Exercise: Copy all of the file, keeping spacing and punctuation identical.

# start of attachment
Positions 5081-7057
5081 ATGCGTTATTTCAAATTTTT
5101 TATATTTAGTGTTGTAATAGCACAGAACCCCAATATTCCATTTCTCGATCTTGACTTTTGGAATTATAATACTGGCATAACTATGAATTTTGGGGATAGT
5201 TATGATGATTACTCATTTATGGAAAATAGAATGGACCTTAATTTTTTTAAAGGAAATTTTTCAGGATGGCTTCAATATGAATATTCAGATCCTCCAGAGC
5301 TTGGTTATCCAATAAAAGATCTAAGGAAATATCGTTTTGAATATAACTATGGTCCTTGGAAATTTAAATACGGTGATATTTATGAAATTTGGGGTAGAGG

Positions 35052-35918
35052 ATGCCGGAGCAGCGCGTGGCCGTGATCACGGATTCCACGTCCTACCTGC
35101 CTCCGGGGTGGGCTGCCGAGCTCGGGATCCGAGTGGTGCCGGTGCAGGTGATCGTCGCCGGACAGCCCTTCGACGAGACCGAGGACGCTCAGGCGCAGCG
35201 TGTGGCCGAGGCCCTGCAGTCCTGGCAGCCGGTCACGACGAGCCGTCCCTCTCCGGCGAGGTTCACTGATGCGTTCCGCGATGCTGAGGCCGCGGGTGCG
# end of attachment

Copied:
Positions 5081-7057
5081 ATGCGTTATTTCAAATTTTT
5101 TATATTTAGTGTTGTAATAGCACAGAACCCCAATATTCCATTTCTCGATCTTGACTTTTGGAATTATAATACTGGCATAACTATGAATTTTGGGGATAGT
5201 TATGATGATTACTCATTTATGGAAAATAGAATGGACCTTAATTTTTTTAAAGGAAATTTTTCAGGATGGCTTCAATATGAATATTCAGATCCTCCAGAGC
5301 TTGGTTATCCAATAAAAGATCTAAGGAAATATCGTTTTGAATATAACTATGGTCCTTGGAAATTTAAATACGGTGATATTTATGAAATTTGGGGTAGAGG

Positions 35052-35918
35052 ATGCCGGAGCAGCGCGTGGCCGTGATCACGGATTCCACGTCCTACCTGC
35101 CTCCGGGGTGGGCTGCCGAGCTCGGGATCCGAGTGGTGCCGGTGCAGGTGATCGTCGCCGGACAGCCCTTCGACGAGACCGAGGACGCTCAGGCGCAGCG
35201 TGTGGCCGAGGCCCTGCAGTCCTGGCAGCCGGTCACGACGAGCCGTCCCTCTCCGGCGAGGTTCACTGATGCGTTCCGCGATGCTGAGGCCGCGGGTGCG